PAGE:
Vi helps a wounded Caitlyn escape with the gem, while Ekko duels with Jinx. Ekko loses, but so does Jinx. Silco then shows up to rescue the mortally wounded Jinx, and also takes back the gem. Turns out, Jinx removed the gem from the container while no one was looking, so now Vi and Caitlyn have an empty container and no way to stop the impending war between Piltover and Zaun. At least, not yet.

Episode 8:

After the downer in the previous episode of Arcane Act Three, Vi and Caitlyn try to sneak into Caitlyn’s home in Piltover. But are intercepted by Caitlyn’s parents. Fortunately, Caitlyn’s mom doesn’t shoot Vi, gets her husband to treat Caitlyn’s wounds, and she even agreed to get them a Council hearing to explain their position. Unfortunately, the meeting seemed to be fruitless, and Vi just storms out in a huff. She even abandons Caitlyn in the rain – rude. However, she does go to meet Jayce, who she convinces to go on a bit of vigilantism. Namely: against one of Silco’s Shimmer factories.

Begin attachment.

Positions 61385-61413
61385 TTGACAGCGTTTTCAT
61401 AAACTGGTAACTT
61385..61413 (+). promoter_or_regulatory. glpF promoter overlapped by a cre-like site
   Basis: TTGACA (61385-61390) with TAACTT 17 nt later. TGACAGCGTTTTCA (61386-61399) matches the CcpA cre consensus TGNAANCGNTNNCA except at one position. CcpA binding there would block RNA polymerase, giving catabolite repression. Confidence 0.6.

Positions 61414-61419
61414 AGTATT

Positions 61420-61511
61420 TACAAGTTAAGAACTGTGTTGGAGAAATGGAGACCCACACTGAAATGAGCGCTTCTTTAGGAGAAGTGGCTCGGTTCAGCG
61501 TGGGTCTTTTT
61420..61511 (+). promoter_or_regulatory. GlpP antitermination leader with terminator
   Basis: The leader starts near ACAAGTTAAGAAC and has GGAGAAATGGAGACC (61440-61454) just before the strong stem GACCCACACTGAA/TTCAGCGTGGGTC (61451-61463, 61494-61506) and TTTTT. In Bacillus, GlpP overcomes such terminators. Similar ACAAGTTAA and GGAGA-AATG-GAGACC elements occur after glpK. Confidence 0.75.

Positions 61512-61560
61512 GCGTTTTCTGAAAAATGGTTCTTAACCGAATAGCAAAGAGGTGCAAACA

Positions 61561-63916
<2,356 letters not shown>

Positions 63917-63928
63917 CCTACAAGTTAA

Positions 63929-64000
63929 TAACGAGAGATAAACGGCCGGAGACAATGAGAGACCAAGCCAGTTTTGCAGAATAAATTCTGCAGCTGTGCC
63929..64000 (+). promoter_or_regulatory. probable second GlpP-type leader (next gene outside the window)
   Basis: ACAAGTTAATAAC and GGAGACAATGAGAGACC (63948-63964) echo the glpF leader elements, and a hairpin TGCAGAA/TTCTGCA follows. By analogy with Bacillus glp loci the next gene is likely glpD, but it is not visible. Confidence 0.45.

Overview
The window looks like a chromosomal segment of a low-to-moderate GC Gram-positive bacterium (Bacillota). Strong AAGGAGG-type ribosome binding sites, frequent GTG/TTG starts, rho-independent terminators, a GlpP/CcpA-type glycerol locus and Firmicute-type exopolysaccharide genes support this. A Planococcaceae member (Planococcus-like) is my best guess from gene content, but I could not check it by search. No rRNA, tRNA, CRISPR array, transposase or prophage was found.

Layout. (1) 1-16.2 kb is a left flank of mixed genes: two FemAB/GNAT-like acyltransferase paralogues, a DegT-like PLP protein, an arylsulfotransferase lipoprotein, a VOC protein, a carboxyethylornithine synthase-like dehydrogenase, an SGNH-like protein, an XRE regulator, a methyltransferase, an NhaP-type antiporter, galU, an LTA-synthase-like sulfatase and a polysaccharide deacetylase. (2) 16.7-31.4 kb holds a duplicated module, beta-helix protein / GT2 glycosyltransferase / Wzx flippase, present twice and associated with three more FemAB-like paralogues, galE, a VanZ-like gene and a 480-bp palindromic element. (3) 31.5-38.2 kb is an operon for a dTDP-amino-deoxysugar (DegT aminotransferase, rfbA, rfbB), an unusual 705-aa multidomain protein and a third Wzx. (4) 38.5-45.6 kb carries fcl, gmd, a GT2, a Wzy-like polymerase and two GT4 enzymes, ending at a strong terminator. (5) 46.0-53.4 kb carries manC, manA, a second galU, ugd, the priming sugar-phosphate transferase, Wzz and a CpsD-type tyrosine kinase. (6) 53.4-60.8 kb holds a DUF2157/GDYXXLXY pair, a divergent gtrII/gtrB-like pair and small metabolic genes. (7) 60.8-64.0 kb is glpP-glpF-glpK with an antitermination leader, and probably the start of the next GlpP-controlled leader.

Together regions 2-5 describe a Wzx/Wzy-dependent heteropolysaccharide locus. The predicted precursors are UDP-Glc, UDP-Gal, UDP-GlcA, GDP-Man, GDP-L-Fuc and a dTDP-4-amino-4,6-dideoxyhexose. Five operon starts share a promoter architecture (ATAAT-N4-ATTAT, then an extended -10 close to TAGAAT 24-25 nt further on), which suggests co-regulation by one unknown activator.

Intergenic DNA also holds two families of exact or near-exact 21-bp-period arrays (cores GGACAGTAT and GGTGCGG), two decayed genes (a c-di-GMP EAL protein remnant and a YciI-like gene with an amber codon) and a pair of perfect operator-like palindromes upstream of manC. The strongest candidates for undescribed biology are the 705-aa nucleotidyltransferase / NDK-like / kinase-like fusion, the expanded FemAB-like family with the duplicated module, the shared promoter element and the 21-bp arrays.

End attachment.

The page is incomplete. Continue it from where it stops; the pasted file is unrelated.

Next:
Meanwhile, Silco gets Jinx to a shady doctor and saves her life. How? Well, apparently, concentrated applications of Shimmer apparently works as a Revive. Side effects include visual and auditory hallucinations, so I wouldn’t recommend this for everyone unless you were literally dying.

Oh, and Viktor accidentally kills his lab assistant via his hextech experiments to save himself. Not a good look for his resume.

Later in this episode of Arcane Act Three, Vi and Jayce actually lead an unofficial and unsanctioned police raid on said Shimmer factory. Things go well until a cheeky brat sounds an alarm, which awakens some Shimmer-enhanced supersoldiers in fancy gas suits. They slaughter a bunch of officers before Vi and Jayce put them down permanently. Unfortunately, that same cheeky brat gets caught in the crossfire and falls to his death. Jayce has some seriously second thoughts about the whole offensive.

Meanwhile, Caitlyn has a revelation about Vi in the shower, and decides to go after her rather than leaving her alone. Unfortunately, she discovers that she herself isn’t alone. Not with Jinx for company.